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The World Is My Home: A Memoir

4.01  ·  Rating details ·  742 ratings  ·  72 reviews
Literary legend James A. Michener was “a Renaissance man, adventurous, inquisitive, unpretentious and unassuming, with an encyclopedic mind and a generous heart” (The New York Times Book Review). In this exceptional memoir, the man himself tells the story of his remarkable life and describes the people, events, and ideas that shaped it. Moving backward and forward across t ...more
Paperback, 592 pages
Published January 30th 2007 by Dial Press Trade Paperback (first published 1991)
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Apr 17, 2016 rated it it was amazing  ·  review of another edition
This is a memoir that should be read by everyone who reads and writes. Michener describes his life and his influences on his writing.

Michener describes his world travels and the ideas he drew from them. I found his time in the South Seas to be most fascinating. Albeit that was the area he focused on the most, he also touched upon many of the other places he traveled to for his writing research.

One of the best things about this memoir was some of the books he read. It lead me to some new stories
I'm on page 199 and so far I have to ask this question: REALLY? Can this author really have accomplished so much in his life? I feel like a couch potato compared to him and I don't even watch t.v.!!


A bit of a Renaissance Man, James Michener was an aficionado of opera and classical music, as well as art, collecting enough prints to form a small art museum. In his youth, he read classical literature from many lands. He was, of course, a writer of non-fiction as well as fiction. And a trav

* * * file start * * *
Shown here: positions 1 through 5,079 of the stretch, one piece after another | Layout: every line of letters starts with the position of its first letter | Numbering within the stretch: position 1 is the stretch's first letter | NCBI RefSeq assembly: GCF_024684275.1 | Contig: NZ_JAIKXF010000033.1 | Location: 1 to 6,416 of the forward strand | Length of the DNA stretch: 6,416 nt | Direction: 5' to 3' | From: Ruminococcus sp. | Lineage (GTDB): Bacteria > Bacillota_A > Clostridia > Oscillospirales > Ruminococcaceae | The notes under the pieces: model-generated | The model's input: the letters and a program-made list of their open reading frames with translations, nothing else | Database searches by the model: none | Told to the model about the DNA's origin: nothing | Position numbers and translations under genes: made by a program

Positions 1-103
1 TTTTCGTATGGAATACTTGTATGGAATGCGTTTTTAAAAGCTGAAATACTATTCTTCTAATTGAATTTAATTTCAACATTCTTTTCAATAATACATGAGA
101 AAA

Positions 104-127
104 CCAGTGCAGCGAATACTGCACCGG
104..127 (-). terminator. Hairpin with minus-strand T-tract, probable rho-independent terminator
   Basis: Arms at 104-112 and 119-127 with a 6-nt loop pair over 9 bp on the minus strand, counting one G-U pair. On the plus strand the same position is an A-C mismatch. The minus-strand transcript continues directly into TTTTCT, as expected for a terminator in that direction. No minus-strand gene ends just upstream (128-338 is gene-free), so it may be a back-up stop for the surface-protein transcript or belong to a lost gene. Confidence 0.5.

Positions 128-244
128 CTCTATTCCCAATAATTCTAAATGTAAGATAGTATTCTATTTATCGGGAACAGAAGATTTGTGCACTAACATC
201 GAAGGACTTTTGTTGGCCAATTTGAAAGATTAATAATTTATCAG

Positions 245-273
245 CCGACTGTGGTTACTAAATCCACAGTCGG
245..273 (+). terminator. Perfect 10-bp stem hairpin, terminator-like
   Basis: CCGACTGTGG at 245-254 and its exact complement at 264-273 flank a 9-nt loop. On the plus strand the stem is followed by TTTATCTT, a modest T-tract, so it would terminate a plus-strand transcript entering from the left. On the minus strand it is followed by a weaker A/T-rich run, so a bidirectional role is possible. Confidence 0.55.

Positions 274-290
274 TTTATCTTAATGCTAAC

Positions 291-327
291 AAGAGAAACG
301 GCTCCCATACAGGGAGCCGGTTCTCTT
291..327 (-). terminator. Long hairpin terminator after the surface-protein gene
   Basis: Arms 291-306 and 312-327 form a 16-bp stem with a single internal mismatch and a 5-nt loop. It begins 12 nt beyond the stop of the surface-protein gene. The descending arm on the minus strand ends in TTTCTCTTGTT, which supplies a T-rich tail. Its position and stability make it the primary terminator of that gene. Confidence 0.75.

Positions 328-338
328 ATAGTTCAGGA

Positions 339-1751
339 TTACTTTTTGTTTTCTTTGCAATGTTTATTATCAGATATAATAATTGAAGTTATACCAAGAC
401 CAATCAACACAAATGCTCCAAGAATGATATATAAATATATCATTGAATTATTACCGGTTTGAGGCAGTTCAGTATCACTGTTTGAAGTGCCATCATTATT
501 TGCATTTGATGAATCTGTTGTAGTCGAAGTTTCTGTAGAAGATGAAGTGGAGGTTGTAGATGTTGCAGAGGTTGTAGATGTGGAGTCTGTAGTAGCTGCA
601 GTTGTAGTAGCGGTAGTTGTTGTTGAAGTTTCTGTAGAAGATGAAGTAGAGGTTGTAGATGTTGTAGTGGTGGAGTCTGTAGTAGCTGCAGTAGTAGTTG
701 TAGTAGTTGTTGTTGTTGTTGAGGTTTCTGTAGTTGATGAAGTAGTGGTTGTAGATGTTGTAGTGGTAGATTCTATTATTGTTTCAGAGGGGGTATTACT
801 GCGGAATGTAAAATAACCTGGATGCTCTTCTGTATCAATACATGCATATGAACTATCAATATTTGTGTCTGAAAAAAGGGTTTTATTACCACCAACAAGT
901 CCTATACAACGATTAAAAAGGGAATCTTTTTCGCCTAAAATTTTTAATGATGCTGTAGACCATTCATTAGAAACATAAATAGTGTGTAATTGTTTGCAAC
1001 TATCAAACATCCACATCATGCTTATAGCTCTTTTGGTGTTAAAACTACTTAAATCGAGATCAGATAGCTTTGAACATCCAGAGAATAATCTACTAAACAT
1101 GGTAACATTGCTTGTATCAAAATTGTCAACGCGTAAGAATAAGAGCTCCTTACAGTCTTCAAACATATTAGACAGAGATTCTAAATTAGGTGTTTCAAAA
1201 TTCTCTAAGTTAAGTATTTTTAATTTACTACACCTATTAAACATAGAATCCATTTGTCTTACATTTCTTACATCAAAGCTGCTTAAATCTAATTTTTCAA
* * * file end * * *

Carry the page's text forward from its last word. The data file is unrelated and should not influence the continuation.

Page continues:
Rex Fuller
Jun 25, 2014 rated it really liked it
With undiminished affection for Michener and his work, I admit I only skimmed the last parts of this one–the constant digressions got to me a bit. But at some point it will worm its way back for true completion.

Let’s remember, Michener originally had no birth certificate. No one could tell him when, where, or to whom he was born. As they say, not an auspicious start. He grew up with a number of other abandoned babies in the home of Mabel Michener, whose husband died young, and the broader, real
Aug 19, 2021 rated it it was amazing
Shelves: book-club-books
My apologies to my friend who kept putting this forward as a book club selection. I voted against it two years in a row. My fellow bookclubbers picked it by majority rule. I'm so glad they did! This is an incredible memoir. Some of the stories are so fantastical that it is hard to believe that one person could have accomplished everything in this book.

The book starts with tales of him in World War II on a ship headed for the South Pacific. They had to mutiny against the captain to get food and w
Nov 18, 2017 rated it really liked it